• Pregnancy

During pregnancy both progesterone and estrogen levels increase, reducing the tone of the urethra and bladder. The latter, as it expands, increases the tendency to develop infections.
In most cases, pregnant women develop asymptomatic bacteriuria: they have bacteria in their urine without the presence of any particular symptoms.

Other causes and risk factors for cystitis

  • Withholding Urine
    Withholding urine means not removing bacteria from the bladder. Stagnant urine is the ideal territory for bacteria to reproduce.
    Holding back urine is very common among men who have an enlarged prostate: the prostate gland is located around the neck of the bladder so the swelling of the gland increases the pressure on the bladder. This will make it impossible for the bladder itself to fill completely.
  • Change in the balance of bacteria
    The urinary tract has a very delicate balance of bacteria that is essential for keeping the system healthy. When one type of bacteria begins to prevail over the others, it is possible for cystitis to develop.
  • Stitichezza
    La stitichezza gioca un ruolo non indifferente nell’aumentare il rischio di cistite. The slowing and stagnation of stool creates a large accumulation of bacteria and a consequent high presence of these around the anal area as well.
  • Nutrition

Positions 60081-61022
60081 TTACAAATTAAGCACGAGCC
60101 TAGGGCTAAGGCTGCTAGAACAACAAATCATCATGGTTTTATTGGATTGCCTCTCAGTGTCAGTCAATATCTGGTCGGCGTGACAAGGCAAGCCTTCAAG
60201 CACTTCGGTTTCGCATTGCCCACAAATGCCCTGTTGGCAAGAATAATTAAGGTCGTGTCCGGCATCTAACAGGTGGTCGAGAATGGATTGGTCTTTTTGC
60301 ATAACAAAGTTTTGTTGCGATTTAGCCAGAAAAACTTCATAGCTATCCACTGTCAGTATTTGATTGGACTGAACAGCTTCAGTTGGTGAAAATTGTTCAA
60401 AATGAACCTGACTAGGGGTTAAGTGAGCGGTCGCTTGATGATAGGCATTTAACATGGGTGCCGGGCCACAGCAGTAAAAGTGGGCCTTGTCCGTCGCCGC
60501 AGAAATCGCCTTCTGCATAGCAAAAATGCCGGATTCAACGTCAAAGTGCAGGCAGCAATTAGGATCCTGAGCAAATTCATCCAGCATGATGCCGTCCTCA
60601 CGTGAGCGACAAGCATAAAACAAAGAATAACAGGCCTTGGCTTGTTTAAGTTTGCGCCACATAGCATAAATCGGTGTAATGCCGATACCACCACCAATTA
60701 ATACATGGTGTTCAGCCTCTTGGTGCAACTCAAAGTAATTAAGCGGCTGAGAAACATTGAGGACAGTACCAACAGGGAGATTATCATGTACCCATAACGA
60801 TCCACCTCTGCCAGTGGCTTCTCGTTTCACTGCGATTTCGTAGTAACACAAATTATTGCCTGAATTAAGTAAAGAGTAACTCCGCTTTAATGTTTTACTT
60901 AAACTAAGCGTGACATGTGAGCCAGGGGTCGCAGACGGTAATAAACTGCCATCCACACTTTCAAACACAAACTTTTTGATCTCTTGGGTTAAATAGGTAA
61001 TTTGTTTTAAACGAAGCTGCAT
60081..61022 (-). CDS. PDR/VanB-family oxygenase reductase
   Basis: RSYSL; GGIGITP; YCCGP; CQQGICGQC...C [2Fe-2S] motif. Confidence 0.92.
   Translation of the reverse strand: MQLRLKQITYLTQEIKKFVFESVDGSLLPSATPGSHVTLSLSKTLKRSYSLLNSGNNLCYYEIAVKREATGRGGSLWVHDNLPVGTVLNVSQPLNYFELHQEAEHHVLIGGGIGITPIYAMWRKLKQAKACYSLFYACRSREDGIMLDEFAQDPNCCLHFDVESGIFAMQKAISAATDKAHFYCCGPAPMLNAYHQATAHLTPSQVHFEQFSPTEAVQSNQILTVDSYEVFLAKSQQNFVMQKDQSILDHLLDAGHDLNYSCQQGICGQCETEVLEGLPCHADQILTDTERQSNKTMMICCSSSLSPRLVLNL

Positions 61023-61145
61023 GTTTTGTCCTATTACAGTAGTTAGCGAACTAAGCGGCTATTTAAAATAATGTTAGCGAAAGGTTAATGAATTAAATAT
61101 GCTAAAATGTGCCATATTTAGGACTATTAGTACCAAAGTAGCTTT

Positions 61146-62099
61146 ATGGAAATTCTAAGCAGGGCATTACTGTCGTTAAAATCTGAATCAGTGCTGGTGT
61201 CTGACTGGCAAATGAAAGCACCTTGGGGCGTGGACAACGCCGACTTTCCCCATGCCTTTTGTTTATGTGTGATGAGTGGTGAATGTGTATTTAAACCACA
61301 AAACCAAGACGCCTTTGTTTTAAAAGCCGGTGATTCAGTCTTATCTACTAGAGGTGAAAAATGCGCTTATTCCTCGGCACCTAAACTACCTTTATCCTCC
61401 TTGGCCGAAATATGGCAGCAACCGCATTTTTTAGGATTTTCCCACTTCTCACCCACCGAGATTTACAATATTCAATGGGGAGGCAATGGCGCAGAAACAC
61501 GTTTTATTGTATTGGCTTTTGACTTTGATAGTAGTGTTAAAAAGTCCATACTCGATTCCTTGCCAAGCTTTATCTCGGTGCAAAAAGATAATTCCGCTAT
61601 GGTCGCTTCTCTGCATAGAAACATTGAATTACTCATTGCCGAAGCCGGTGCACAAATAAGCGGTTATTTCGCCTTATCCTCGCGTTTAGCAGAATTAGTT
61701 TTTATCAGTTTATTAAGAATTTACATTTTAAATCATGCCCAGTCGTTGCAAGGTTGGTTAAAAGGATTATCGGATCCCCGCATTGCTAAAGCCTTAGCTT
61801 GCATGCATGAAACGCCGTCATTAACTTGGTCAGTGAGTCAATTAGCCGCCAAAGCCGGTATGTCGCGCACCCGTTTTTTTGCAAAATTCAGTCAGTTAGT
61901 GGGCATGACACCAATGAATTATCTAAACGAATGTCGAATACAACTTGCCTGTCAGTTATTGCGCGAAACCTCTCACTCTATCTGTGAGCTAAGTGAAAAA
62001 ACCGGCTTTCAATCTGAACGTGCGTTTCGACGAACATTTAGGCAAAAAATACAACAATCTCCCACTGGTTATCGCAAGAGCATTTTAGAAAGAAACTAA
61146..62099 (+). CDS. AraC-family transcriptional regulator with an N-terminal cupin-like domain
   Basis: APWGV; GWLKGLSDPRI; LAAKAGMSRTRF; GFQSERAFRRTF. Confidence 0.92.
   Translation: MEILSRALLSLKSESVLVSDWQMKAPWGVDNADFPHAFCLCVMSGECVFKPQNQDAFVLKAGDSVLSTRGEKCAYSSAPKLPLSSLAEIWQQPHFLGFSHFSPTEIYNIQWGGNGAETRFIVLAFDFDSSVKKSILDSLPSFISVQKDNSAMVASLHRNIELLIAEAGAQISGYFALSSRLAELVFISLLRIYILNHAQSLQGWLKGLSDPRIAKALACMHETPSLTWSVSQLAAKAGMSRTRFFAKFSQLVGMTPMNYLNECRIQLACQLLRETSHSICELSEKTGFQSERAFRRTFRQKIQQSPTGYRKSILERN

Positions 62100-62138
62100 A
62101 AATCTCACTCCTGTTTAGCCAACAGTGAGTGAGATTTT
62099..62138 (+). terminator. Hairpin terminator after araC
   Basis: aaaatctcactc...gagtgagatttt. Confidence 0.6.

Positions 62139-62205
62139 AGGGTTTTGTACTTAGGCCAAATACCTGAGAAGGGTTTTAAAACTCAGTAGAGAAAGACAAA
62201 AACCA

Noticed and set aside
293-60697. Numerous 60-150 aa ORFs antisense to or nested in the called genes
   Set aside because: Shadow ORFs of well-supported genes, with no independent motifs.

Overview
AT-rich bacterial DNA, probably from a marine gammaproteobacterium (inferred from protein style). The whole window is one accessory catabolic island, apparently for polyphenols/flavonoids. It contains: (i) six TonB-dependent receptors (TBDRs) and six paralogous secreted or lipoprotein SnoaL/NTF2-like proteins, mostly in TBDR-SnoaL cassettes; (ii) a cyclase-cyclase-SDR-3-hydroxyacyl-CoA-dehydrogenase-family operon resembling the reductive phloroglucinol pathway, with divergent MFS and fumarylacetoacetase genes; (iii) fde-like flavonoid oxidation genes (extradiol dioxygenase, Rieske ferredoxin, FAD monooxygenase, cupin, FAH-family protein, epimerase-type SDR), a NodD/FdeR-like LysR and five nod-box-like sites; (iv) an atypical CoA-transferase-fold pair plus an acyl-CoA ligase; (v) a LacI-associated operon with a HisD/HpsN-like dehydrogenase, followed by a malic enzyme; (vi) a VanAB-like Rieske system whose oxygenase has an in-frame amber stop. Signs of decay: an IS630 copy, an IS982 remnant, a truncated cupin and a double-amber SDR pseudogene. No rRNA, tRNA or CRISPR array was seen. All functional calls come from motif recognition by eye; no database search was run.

Poor nutrition is a factor that can contribute to the development or worsening of cystitis. A diet high in sugar or inflammatory foods, including caffeine or alcohol, intensifies symptoms. In addition, a diet low in fruits and vegetables can change the pH of urine, making it more alkaline. Alkaline urine is a more suitable environment for the growth of “bad” bacteria, while a slightly acidic environment would make it difficult for them to survive.
  • Sexual intercourse
    Sexual intercourse is not the direct cause of cystitis but, following it, irritation , micro-lesions and the passage of bacteria can occur which can trigger, in the 24-72 hours following intercourse, an attack of post-coital cystitis also known as honeymoon cystitis.
  • Low immune defenses
    If the immune system is weak, for example after an infection, the likelihood of cystitis incidence is higher because the “bad” bacteria go unnoticed.
  • Stress
    Stress is a factor that can worsen the symptoms of cystitis.

Now that you’ve come this far, I hope that
you’re more aware that fighting cystitis means
work on several fronts to solve the root causes
your own personal triggers.

Remember that true freedom is awareness!

Take a moment to think about which of the factors I’ve listed you feel are closest to your case and remember you can contact me in chat or by email 😊

Also take a look at all the Cystitis Treatment and Prevention Kits.

I’ll see you soon.



Cystitis can be triggered by a variety of causes, beyond the invasion of the urinary tract by pathogens:

  • In women, the proximity of the anus to the urethra and the short length of the latter, facilitates the passage of bacteria to the bladder from the outside.
  • Situations that lead to a physiological change in oestrogen levels such as menopause and pregnancy
  • Wrong behaviours such as holding back urine, eating a diet based on sugar and inflammatory foods, failure to take care of intestinal well-being
  • Pathological situations such as diabetes
  • Weak immune defenses and stress
  • Microlesions and passage of bacteria from sexual intercourse